Cohen: Not a Happy Little Conformist

Erik Jay
He stirred up a rabbinical hornet’s nest when he slapped a capital-K “Kosher approved” logo on porn DVDs. [Hint: Use a lower case “k.”]

He released “Assraelis” a couple of years ago under his TightFit Productions imprint, delivering a boatload of Jewish and Middle Eastern babes with an impressive disregard for the censorious attitudes of the perpetually offended.

His “Low Art” DVD line is going great guns, and his five-year arrangement with Spice Digital Network continues to spread Cohen’s wares to homes and hotel rooms around the world, cementing his firm’s elite status.

Oren Cohen is enjoying life and building a nice, manageable little empire. As he does, he is also building an archive of diverse and potent porn, with first-rate production values, creative camerawork and an unabashed love for women. He is passionate, articulate, engaging and liable to be pulled over for DWT [Driving While Tattooed] at any time.

So, does he dress in all black, wear a beret and display Art in America and back issues of Lingua Franca on his coffee table? He does consider himself an artist, right?

“I really hate that term [artist], at least when people apply it to themselves,” said Cohen, “and especially in this business. That’s just plain narcissistic. You should only have that term applied to you by others.” People actually have applied the term to him, along with plenty of others, as XBIZ discovered when it cornered the warpspeed wunderkind in mid-February.

XBIZ: You are third generation in the industry, right?
OC: That’s true. At 32 I’m the third generation in porn, but the only one in the family in production. The family was in magazine distribution, and my grandfather on my mother’s side spawned many other companies from his original one, CPLC. Video Team is one of the many operations that grew out of his business.

XBIZ: How did you come to be directing?
OC: Down a winding road, for sure. I’ve been a chef, a painter, an artist and a musician. And I am still playing music, of course. Like music, or anything else, if it’s got a heart, if it comes from someplace real and invites me in, then I can relate to it, respect it and do it. The process of creation is all the fucking same, no matter what the medium is.

XBIZ: Jews built Hollywood. Jews built the porn business. How is it they lose their sense of humor when you do “Assraelis” and talk about Kosher porn?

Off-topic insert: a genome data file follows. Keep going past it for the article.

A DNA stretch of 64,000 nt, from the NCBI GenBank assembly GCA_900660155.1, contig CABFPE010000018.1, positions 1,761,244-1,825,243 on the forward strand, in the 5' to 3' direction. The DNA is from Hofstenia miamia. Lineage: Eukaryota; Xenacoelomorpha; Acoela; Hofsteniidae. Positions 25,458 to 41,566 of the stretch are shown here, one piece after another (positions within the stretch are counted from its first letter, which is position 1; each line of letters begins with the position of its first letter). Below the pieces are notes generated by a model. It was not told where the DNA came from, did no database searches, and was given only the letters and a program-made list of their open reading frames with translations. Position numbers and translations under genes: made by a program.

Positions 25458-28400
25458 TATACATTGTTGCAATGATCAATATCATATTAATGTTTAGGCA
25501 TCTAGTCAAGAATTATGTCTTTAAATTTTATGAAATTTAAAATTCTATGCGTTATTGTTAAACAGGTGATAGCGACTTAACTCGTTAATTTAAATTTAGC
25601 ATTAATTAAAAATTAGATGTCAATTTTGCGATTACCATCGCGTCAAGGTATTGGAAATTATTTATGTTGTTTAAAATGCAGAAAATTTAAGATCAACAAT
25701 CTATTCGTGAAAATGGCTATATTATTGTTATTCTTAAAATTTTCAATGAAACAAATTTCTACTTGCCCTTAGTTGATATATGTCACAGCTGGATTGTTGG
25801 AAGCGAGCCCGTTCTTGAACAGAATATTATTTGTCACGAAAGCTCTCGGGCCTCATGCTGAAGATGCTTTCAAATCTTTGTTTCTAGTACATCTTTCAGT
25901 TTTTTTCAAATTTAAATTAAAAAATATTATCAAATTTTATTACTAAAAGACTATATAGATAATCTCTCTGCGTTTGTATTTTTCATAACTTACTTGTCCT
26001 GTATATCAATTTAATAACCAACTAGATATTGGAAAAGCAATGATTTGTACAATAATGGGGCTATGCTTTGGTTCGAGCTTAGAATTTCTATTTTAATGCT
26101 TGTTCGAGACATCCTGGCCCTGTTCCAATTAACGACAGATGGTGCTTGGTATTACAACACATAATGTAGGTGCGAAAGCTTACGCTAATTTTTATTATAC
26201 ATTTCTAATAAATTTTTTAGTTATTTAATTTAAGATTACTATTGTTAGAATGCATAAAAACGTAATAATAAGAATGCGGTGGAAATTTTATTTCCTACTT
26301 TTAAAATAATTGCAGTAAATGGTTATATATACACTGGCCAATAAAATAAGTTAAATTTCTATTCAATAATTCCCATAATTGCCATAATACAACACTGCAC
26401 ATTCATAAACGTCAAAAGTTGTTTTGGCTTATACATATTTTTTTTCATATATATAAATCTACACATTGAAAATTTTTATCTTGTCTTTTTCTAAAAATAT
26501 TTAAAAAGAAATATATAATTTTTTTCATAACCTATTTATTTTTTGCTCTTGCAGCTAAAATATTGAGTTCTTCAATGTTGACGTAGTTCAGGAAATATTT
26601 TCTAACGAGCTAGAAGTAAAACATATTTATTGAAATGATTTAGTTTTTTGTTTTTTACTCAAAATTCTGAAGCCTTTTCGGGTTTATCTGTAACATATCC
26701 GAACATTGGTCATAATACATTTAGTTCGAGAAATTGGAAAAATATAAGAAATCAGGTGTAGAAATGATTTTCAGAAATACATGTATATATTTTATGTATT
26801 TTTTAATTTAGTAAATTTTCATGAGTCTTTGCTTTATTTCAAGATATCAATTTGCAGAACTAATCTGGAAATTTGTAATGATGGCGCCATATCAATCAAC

OC: Not all of them have lost the humor. I saw Jackie Mason recently, doing 90 straight minutes of brilliant shtick without so much as a sip of water. He’s still got it, that’s for sure, the same, sharp, quick delivery. I think some Jews have a real need to relieve the existential angst left from the Holocaust. Hell, from longer ago than that, even, look at the Egyptian experience. Others turn it inside out and laugh about it.

XBIZ: The images you capture range from dreamlike to natural, always with a rich, film-like look. How do you manage that?
OC: Personally, I love the look of film, and have shot film before. I’ve taken digital as close as possible to looking like film. My lighting is learned from the film look, with a soft falling off on the highlights, not that steep “cliff” with digital. I am always perfecting the craft, but the art comes naturally since it’s not something you can practice. I guess you get better at getting out of your own way as time goes on.

XBIZ: Much of today’s product is as alluring as watching the alien autopsy video, don’t you think?
OC: That’s the polar extreme from the look I go for. A lot of stuff is lit like the sales aisles at K-Mart. “Let’s see how flat and bright we can make it look.” It’s like the music business where the mastering engineer just compresses the shit out of everything. Compression just smothers the life out of the music, like going overboard with digital does to porn.

XBIZ: Do you “direct” or do you “capture” performances?
OC: Good way to put it. I don’t direct porn stars, I want them to shut their brains off. I want them to forget any planning and just “become” the process of making porn. I love the ladies, I must say, almost as if I am a big fucking lesbian, avoiding boy-girl shoots as much as possible.

XBIZ: So you don’t plan out every move like some directors do?
OC: It’s not my job to tell anyone how to look or act sexy. Where do porn directors get the idea they’re experts at that? I tell the girls that it’s not my job to tell them how to open up, or plan out their passion and playfulness. I just let them be themselves, which is way better than hammering a circular peg into a square hole. Anyway, who am I to tell people how they should fuck?

XBIZ: How do you get what you need?